In 2014, the Human Rights Committee reviewed US compliance with the International Covenant on Civil and Political Rights, which the US ratified in 1992, stating that it “is concerned about corporal punishment of children in schools, penal institutions, the home and all forms of childcare at federal, state and local levels.” The committee advised the US to legally end corporal punishment and “conduct public information campaigns to raise awareness about its harmful effects.”[8]

I. CORPORAL PUNISHMENT SHOULD BE PROHIBITED IN SCHOOLS

Approximately 160,000 children are subjected to corporal punishment in schools each year.[9] This practice has been found to be both ineffective in correcting the behavior of children and harmful to child development.[10] Corporal punishment is linked to numerous negative impacts to a child’s emotional and physical health as well as their ability to form and manage positive relationships.[11] Corporal punishment is also associated with higher rates of aggression and lower educational achievement.[12] Black children and children with disabilities are significantly more likely to experience corporal punishment in schools.[13] This is an additional violation of the CRC as Article 2 prohibits discrimination of any kind, including based on race or disability status.

Only two states have prohibited corporal punishment in both public and private schools, complying with the CRC. Twenty-five states have outlawed corporal punishment in public schools only, meaning children who attend private schools may still be subject to corporal punishment at school. Meanwhile, in 23 states, corporal punishment is not prohibited in either public nor private schools.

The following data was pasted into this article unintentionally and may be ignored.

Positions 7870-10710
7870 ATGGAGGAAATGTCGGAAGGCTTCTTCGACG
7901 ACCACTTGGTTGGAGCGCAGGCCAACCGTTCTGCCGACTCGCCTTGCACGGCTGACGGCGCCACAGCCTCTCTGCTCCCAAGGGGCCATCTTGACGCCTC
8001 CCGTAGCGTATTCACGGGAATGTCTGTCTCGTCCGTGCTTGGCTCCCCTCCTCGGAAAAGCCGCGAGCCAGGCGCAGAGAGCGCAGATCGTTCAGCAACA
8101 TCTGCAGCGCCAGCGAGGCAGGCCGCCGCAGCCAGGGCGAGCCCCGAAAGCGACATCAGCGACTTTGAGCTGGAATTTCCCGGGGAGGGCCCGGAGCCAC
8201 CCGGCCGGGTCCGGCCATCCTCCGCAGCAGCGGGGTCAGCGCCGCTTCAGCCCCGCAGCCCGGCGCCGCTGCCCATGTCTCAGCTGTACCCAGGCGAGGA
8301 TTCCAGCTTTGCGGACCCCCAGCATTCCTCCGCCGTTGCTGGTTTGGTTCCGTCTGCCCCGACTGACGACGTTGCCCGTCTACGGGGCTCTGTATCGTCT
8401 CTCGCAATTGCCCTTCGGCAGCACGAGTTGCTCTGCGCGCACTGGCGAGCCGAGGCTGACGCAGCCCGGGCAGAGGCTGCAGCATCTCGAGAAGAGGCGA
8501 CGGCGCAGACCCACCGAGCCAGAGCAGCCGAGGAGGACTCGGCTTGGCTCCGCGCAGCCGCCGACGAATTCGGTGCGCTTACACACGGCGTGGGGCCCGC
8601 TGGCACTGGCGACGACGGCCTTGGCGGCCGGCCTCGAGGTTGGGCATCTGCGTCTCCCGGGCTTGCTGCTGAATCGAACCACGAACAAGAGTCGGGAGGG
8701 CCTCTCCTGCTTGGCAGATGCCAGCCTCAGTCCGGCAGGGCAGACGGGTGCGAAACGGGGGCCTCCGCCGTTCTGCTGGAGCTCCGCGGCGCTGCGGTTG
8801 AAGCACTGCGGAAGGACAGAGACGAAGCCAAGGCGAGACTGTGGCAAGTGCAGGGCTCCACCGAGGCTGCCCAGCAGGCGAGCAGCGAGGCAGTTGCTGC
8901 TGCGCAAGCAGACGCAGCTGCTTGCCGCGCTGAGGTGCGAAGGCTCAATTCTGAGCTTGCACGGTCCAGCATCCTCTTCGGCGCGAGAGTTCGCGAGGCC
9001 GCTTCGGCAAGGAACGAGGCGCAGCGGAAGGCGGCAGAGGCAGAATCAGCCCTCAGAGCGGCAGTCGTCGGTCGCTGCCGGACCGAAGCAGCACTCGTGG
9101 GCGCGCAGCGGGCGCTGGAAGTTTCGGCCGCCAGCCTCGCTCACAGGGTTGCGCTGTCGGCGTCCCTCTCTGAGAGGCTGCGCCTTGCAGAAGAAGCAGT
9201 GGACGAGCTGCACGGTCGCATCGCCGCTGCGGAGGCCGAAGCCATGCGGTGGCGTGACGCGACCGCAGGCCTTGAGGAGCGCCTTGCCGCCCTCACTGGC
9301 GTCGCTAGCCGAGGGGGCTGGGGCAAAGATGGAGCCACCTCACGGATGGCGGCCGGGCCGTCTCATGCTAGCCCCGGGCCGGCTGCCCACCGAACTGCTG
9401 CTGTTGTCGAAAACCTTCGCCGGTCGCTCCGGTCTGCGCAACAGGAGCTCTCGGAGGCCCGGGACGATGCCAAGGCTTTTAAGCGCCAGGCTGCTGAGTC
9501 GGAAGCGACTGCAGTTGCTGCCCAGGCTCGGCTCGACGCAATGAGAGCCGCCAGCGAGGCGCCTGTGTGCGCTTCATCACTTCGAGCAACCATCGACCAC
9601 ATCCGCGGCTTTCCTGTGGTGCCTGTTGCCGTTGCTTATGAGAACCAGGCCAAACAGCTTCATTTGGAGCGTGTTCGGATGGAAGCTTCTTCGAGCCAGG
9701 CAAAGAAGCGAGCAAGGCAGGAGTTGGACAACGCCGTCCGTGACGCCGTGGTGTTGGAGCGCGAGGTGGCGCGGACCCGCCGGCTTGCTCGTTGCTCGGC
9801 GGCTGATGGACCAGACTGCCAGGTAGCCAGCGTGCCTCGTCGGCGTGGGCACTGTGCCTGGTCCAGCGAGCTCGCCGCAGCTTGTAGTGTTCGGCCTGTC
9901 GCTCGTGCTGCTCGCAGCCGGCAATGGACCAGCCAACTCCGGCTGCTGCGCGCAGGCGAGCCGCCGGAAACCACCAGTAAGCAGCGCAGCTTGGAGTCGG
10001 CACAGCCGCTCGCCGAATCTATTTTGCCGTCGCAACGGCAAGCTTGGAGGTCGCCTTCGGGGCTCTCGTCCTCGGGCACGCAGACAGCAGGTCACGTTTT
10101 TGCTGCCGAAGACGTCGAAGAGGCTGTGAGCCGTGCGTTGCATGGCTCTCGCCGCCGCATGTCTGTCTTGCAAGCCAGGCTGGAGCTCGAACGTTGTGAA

Corporal Punishment in Public and Private Schools

  Prohibited in public and private schools (CRC compliant - 2 states)   Prohibited in public, not private schools (25 states)   Not prohibited in public or private schools (23 states)

Source: Global Partnership to End Violence Against Children

Corporal punishment as a form of school discipline “directly conflicts with the equal and inalienable rights of children.” – The Committee on the Rights of the Child[14]

II. CORPORAL PUNISHMENT SHOULD BE PROHIBITED IN THE HOME

Reportedly, 49 percent of all children aged 0-9 years old in the US are subjected to corporal punishment in the home.[15] Not a single US state has banned corporal punishment in the home setting.

Some states list certain types of extreme force that are not permissible, such as force that results in death or disfigurement, whereas others draw the line at “reasonable” force.[16] The result of these systems can be immunity for child abuse veiled as discipline.[17]

Corporal Punishment in the Home

  Prohibited (CRC compliant - 0 states)   Not prohibited (50 states)

III. CORPORAL PUNISHMENT SHOULD BE PROHIBITED IN ALTERNATIVE CARE SETTINGS

In the US, the use of corporal punishment in alternative care settings—such as foster care and group homes—has historically been widespread and severe, particularly against children with disabilities.[18] Investigations have suggested that the scale of abuse in alternative care settings has been severely underreported[19] and particularly egregious,[20] by some accounts amounting to torture.[21]